Wednesday, July 23, 2014

The Old and the New

Alfred tilted the goblet and considered the translucent medium-red cranberry color of the 1983 Cockburn Vintage Port before taking a sip and saying, “Mother, ‘I love everything that is old; old friends, old times, old manners, old books, old wines.’”

“That sounds like a quote, Alfred,” said Mother looking up from her new copy of Neal Sperry’s Lone Star Gardening book.

“Well, yes it is Mother. It’s from Oliver Goldsmith in The Vicar of Wakefield, but that doesn’t make it any the less true.”

“Let me be the first to challenge that, Alfred,” answered Mother. “Surely something being old isn’t the only value by which we should measure things. What did you think about the Paul Revere House in Boston? It was built in 1680. That’s old, but it’s an ugly house.”

“I see what you mean, Mother,” said Alfred. “The Paul Revere House may be old and historically significant but it’s not beautiful. I love it because it’s old, but I would hate to live in it.”

“Mother,” said Alfred, “I didn’t mean to make being old a universal standard by which to appreciate everything. I just happen to like a lot of old traditional things, as you very well know. Take for instance the new 1979 Book of Common Prayer. It has its critics, as well it should, but it rests on a venerable tradition going back to 1549, and many parts of it go well back beyond that. However some of the attempts to modernize the language fall short of the promise. It kind of reminds me of the Curate’s egg.”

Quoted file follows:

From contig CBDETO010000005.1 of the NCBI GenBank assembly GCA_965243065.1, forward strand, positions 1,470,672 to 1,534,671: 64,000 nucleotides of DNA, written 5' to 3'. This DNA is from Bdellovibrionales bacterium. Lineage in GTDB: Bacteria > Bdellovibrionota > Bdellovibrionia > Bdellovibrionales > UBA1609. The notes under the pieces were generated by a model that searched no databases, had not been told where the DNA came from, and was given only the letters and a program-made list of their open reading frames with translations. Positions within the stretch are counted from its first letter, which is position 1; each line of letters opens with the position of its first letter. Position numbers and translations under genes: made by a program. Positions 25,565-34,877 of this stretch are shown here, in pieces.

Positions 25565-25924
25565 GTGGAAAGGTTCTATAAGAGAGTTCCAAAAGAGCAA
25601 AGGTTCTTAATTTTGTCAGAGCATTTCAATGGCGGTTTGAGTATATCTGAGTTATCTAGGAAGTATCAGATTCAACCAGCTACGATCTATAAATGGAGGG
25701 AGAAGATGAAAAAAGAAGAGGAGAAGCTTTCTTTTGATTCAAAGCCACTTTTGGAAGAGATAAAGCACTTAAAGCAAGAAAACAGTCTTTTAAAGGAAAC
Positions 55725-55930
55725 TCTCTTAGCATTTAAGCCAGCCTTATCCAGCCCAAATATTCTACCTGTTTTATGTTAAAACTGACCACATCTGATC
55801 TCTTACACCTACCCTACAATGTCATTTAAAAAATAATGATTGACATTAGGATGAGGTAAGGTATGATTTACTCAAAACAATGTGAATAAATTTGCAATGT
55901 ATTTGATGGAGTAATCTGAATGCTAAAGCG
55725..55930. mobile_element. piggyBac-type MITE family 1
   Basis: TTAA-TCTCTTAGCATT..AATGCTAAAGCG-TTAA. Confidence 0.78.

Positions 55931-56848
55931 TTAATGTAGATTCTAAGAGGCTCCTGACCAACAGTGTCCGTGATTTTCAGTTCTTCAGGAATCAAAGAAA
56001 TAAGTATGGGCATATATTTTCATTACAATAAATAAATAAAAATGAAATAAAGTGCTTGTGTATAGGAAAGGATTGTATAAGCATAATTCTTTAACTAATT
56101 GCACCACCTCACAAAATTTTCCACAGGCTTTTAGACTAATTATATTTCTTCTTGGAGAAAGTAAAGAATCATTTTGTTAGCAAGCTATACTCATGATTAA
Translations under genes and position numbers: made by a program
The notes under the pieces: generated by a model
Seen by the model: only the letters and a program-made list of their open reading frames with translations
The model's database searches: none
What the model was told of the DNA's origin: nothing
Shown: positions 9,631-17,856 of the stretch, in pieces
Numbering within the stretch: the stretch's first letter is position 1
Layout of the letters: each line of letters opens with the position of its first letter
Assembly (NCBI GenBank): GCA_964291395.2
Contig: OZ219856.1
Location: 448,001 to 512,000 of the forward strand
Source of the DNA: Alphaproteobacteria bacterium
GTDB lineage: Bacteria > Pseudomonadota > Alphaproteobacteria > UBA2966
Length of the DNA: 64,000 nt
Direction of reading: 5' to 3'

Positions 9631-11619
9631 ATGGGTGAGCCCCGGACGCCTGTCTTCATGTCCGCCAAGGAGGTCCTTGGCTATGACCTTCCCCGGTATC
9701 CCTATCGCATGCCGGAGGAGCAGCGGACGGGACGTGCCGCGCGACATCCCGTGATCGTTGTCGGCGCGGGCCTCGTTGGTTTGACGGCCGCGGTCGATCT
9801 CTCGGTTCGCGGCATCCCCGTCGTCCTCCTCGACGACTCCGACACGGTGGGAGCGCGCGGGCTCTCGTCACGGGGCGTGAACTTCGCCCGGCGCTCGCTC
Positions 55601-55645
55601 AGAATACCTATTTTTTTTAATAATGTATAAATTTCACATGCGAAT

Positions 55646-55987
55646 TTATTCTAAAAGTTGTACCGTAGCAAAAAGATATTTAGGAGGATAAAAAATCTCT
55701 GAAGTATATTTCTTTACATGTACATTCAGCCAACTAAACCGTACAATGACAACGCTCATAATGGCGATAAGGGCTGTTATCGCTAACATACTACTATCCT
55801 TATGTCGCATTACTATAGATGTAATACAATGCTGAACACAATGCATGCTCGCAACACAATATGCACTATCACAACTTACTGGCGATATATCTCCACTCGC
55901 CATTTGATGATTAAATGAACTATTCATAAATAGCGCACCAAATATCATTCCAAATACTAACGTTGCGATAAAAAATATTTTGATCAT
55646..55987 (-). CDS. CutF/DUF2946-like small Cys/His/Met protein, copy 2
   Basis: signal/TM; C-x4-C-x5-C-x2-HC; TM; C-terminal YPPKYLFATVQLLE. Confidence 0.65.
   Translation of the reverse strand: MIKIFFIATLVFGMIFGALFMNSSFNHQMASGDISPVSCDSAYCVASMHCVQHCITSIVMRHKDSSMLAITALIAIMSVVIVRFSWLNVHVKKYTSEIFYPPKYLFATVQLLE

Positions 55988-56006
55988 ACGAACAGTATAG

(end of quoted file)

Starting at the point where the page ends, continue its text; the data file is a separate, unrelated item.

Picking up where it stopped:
“What on earth, Alfred,” said Mother, “does that have to do with the Curate’s breakfast?”

“Ah, well,” said Alfred, “the Curate was invited to breakfast with the Bishop. As he sat there stirring his boiled egg with his spoon the Bishop looked up from his tea and crumpets and asked, ‘Is there something wrong with your egg my son?’ To which the Curate replied, ‘No, my lord, parts of it are very good.”

“That’s surely not the same thing, Alfred,” said Mother. “There might be some things you like in the new Prayer Book, and a few things you don’t, but you don’t need to let the things you don’t like spoil the things you do like. “However if you have a bad boiled egg, it has to be bad all the way through.”

“That raises another question, Mother,” said Alfred. “When I interview people to work in our department store, I want them to ring true. By that I mean I want them to be honest, industrious, and not shirk some of the hard jobs. I don’t enquire about other things. They have to be good enough, but not perfect.

“As you know, Mother, I have decided to serve on the Calling Committee and that raises other issues. I want to know if they have a personal faith, and I want to know if they believe that Holy Scripture is an adequate standard for faith and morality. I also want to know if they love people. I don’t expect a candidate for Rector to be perfect, but we can’t afford to call a bad egg. That just won’t do.”

“For the grace of God has appeared, bringing salvation for all people, training us to renounce ungodliness and worldly passions, and to live self-controlled, upright, and godly lives in the present age, waiting for our blessed hope, the appearing of the glory of our great God and Savior Jesus Christ”: [Titus 2:11-13].

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